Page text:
Pete Seeger

When someone like this dies at 94, working for what he thought was right to the very end, I don’t think there’s anything to be sad about.  Seeger’s political judgment wasn’t always the best, though he was wrong ‘for the right reasons’ (ignorance and misplaced hope, not bloody-mindedness or cruelty), and in the days he got Stalin wrong, a lot of good people did the same.  A fine musician, and a big heart.

When lefties were finding him jobs during the blacklist, he was my fourth and fifth-grade music teacher.  I still remember all the Spanish Civil War songs, union songs, and political songs he taught us, and there were a lot.  I will always think of him leading a big group of people singing together about something important, which he did as long as he could hold the banjo inscribed “This machine surrounds hate and forces it to surrender.

No tears, just gratitude.  Pete would have loved this song: “When I die, I don’t want crying and candles…I want a yellow ribbon…and a pretty girl dancing on my coffin…just music from a flute, guitar and cavaquinho.”  He would surely remind us of Joe Hill’s valedictory: “Don’t mourn for me, organize!”

Goodbye, Pete, and thanks.

Author: Michael O'Hare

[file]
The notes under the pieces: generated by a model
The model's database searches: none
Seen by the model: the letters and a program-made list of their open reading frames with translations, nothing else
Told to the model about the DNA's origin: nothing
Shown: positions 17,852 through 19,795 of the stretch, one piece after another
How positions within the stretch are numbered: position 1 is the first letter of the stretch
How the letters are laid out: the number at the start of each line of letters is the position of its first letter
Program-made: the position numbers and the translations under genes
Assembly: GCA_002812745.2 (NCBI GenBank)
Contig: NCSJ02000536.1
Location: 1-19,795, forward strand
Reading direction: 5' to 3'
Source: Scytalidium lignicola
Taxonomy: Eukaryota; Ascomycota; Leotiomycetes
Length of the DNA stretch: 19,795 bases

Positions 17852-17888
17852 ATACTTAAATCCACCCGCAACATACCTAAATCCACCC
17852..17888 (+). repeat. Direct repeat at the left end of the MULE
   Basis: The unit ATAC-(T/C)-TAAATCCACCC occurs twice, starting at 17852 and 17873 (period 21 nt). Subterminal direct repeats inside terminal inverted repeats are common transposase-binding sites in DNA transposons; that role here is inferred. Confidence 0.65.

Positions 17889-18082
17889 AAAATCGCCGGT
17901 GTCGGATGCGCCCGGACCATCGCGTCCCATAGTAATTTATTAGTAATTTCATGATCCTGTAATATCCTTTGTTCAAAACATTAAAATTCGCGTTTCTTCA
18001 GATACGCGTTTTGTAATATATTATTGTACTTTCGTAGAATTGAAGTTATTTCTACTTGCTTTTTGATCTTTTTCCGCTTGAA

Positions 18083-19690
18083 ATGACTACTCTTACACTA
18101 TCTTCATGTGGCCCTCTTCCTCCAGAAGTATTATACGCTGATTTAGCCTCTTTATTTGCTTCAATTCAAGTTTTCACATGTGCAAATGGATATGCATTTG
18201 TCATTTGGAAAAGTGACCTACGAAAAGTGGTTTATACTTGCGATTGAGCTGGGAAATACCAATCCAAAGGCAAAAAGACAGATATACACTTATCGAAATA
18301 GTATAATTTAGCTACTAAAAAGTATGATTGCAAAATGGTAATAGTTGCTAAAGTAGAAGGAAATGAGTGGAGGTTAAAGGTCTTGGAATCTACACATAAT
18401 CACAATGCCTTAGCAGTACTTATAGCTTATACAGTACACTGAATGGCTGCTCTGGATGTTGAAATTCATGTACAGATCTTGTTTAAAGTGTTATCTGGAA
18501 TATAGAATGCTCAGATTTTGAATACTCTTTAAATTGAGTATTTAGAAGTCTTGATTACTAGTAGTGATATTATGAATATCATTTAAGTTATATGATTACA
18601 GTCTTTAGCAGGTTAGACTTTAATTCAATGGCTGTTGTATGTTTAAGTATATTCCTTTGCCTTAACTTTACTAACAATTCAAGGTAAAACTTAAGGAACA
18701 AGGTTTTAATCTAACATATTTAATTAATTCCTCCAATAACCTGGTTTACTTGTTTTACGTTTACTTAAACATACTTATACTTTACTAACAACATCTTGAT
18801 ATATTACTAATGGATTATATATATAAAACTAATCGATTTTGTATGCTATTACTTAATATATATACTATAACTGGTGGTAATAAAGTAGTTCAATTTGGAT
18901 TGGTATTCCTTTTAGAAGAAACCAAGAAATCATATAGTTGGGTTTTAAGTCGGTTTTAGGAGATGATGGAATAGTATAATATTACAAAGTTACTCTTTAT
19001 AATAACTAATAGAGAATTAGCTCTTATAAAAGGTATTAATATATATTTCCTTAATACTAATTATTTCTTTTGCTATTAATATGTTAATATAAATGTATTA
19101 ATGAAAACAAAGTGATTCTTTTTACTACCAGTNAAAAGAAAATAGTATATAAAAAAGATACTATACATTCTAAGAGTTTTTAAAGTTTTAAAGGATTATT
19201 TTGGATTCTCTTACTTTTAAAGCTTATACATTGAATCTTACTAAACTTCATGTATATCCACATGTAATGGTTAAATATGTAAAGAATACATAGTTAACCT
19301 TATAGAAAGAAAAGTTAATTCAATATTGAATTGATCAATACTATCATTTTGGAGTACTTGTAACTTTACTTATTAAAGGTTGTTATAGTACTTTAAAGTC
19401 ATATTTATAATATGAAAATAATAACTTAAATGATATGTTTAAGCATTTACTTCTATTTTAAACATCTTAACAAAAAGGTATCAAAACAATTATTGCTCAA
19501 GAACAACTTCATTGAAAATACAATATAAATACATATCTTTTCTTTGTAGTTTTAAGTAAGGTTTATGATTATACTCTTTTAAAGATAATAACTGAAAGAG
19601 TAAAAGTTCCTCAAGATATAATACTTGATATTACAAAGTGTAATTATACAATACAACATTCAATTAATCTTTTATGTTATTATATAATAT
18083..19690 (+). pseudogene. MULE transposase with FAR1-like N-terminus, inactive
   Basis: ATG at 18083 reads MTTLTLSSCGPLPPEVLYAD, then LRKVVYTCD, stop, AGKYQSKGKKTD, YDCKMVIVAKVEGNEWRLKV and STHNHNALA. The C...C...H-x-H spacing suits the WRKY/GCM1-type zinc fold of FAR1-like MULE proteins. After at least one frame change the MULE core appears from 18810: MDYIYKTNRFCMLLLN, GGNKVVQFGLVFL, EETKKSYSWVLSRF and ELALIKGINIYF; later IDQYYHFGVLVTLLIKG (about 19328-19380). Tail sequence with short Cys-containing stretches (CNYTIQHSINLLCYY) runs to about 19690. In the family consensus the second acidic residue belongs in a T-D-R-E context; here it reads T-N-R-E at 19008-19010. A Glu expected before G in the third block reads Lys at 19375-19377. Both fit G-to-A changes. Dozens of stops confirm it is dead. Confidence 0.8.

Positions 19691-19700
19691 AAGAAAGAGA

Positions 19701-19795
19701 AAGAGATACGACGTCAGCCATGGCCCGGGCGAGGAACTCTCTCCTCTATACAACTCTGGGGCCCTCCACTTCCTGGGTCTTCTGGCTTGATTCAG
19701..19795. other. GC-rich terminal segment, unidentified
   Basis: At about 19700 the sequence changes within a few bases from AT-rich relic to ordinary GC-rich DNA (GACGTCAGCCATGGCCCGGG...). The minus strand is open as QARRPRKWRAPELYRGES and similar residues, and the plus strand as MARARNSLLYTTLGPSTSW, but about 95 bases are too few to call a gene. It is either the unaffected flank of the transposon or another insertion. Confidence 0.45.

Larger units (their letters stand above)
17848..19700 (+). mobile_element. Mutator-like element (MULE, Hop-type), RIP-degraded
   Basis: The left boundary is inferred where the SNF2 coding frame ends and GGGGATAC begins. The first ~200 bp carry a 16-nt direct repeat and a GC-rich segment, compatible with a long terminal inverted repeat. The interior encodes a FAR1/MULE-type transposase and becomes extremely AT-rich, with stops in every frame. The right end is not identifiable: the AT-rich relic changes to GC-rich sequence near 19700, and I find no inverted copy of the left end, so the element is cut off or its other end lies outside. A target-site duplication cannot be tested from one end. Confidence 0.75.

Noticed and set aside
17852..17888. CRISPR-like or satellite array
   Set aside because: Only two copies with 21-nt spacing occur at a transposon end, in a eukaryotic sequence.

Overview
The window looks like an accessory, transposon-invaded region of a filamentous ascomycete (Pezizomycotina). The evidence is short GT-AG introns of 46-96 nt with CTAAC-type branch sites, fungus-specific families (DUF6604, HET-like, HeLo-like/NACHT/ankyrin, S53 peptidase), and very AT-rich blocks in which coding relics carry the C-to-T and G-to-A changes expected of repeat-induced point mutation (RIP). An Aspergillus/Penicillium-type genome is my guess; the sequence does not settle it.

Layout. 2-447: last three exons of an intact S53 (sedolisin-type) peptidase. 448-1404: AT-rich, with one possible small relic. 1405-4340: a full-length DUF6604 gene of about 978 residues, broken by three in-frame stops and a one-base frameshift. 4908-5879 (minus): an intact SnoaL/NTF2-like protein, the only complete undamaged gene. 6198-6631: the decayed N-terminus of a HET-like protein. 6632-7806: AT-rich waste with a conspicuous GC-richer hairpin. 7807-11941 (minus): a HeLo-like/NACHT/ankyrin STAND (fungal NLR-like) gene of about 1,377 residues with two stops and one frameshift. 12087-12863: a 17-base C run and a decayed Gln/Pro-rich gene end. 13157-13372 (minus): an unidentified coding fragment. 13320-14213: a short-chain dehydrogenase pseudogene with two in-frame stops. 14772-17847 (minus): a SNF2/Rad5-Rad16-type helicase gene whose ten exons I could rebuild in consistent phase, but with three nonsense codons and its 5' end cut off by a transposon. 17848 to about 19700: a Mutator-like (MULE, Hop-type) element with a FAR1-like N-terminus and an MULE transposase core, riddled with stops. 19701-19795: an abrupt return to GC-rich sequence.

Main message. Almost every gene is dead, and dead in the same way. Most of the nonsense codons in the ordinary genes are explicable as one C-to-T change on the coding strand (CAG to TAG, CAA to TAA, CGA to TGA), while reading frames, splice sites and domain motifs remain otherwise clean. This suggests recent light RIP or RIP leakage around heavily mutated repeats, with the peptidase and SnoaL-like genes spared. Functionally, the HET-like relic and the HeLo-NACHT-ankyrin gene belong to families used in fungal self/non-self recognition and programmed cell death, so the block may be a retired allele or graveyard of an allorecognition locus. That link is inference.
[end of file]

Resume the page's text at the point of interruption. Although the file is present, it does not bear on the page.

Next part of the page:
Professor of Public Policy at the Goldman School of Public Policy, University of California, Berkeley, Michael O'Hare was raised in New York City and trained at Harvard as an architect and structural engineer. Diverted from an honest career designing buildings by the offer of a job in which he could think about anything he wanted to and spend his time with very smart and curious young people, he fell among economists and such like, and continues to benefit from their generosity with on-the-job social science training. He has followed the process and principles of design into "nonphysical environments" such as production processes in organizations, regulation, and information management and published a variety of research in environmental policy, government policy towards the arts, and management, with special interests in energy, facility siting, information and perceptions in public choice and work environments, and policy design. His current research is focused on transportation biofuels and their effects on global land use, food security, and international trade; regulatory policy in the face of scientific uncertainty; and, after a three-decade hiatus, on NIMBY conflicts afflicting high speed rail right-of-way and nuclear waste disposal sites. He is also a regular writer on pedagogy, especially teaching in professional education, and co-edited the "Curriculum and Case Notes" section of the Journal of Policy Analysis and Management. Between faculty appointments at the MIT Department of Urban Studies and Planning and the John F. Kennedy School of Government at Harvard, he was director of policy analysis at the Massachusetts Executive Office of Environmental Affairs. He has had visiting appointments at Università Bocconi in Milan and the National University of Singapore and teaches regularly in the Goldman School's executive (mid-career) programs. At GSPP, O'Hare has taught a studio course in Program and Policy Design, Arts and Cultural Policy, Public Management, the pedagogy course for graduate student instructors, Quantitative Methods, Environmental Policy, and the introduction to public policy for its undergraduate minor, which he supervises. Generally, he considers himself the school's resident expert in any subject in which there is no such thing as real expertise (a recent project concerned the governance and design of California county fairs), but is secure in the distinction of being the only faculty member with a metal lathe in his basement and a 4×5 Ebony view camera. At the moment, he would rather be making something with his hands than writing this blurb.